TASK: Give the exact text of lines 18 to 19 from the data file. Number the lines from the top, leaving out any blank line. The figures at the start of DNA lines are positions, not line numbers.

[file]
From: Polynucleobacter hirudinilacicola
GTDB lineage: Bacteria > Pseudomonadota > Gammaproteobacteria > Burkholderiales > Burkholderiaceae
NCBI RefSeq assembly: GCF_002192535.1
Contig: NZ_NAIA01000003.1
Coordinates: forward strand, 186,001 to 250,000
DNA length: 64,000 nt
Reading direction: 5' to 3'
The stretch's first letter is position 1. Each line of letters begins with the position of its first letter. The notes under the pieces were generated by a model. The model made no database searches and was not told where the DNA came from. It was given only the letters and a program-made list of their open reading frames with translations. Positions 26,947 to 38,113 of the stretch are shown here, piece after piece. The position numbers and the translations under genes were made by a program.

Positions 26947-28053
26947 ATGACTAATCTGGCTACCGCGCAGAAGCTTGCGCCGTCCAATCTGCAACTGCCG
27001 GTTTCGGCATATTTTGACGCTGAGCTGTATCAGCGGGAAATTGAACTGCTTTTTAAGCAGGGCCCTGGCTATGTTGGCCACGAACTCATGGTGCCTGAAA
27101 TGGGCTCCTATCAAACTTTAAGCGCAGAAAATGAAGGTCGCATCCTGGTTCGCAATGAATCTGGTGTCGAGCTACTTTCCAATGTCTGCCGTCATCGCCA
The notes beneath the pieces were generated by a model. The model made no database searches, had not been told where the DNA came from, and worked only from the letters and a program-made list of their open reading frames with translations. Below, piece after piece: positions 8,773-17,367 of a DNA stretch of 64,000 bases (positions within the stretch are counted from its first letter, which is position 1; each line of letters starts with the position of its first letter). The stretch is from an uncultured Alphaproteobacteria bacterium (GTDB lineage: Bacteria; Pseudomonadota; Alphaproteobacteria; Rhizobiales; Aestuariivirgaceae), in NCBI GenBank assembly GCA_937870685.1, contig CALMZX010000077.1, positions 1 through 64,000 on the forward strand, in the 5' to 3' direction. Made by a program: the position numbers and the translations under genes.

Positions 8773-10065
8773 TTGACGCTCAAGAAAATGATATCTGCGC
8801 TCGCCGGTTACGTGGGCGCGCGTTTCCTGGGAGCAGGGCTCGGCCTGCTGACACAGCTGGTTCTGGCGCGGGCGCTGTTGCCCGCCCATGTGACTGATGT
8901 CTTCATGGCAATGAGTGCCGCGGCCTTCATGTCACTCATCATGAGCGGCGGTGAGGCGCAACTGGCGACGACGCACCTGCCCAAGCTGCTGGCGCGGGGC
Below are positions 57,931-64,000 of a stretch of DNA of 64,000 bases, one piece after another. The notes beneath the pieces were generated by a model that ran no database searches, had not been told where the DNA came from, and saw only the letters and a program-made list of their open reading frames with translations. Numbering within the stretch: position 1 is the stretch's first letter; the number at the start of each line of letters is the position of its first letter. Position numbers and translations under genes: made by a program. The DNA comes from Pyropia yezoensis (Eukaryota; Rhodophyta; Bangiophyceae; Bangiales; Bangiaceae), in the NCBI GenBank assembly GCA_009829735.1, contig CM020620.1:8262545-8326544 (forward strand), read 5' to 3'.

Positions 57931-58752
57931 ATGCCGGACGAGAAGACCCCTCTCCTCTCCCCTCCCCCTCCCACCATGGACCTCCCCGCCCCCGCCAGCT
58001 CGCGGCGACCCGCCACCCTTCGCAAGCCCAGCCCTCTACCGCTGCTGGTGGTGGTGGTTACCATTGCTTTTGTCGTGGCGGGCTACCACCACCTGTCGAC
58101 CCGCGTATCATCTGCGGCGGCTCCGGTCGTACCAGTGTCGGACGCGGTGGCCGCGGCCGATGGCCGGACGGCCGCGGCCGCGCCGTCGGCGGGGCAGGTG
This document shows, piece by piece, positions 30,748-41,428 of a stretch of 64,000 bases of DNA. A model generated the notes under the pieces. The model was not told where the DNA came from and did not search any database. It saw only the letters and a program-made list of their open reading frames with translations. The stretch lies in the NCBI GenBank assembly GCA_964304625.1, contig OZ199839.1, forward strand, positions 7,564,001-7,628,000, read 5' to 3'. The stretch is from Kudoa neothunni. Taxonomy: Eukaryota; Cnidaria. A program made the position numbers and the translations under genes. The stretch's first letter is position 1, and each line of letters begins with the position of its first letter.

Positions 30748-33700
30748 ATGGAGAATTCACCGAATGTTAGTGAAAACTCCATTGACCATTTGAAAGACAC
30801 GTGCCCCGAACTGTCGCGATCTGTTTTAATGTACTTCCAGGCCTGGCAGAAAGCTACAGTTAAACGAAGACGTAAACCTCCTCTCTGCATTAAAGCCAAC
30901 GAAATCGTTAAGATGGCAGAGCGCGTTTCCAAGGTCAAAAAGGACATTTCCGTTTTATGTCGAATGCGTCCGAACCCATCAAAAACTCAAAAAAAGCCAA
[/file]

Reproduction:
Below are positions 57,931-64,000 of a stretch of DNA of 64,000 bases, one piece after another. The notes beneath the pieces were generated by a model that ran no database searches, had not been told where the DNA came from, and saw only the letters and a program-made list of their open reading frames with translations. Numbering within the stretch: position 1 is the stretch's first letter; the number at the start of each line of letters is the position of its first letter. Position numbers and translations under genes: made by a program. The DNA comes from Pyropia yezoensis (Eukaryota; Rhodophyta; Bangiophyceae; Bangiales; Bangiaceae), in the NCBI GenBank assembly GCA_009829735.1, contig CM020620.1:8262545-8326544 (forward strand), read 5' to 3'.

Positions 57931-58752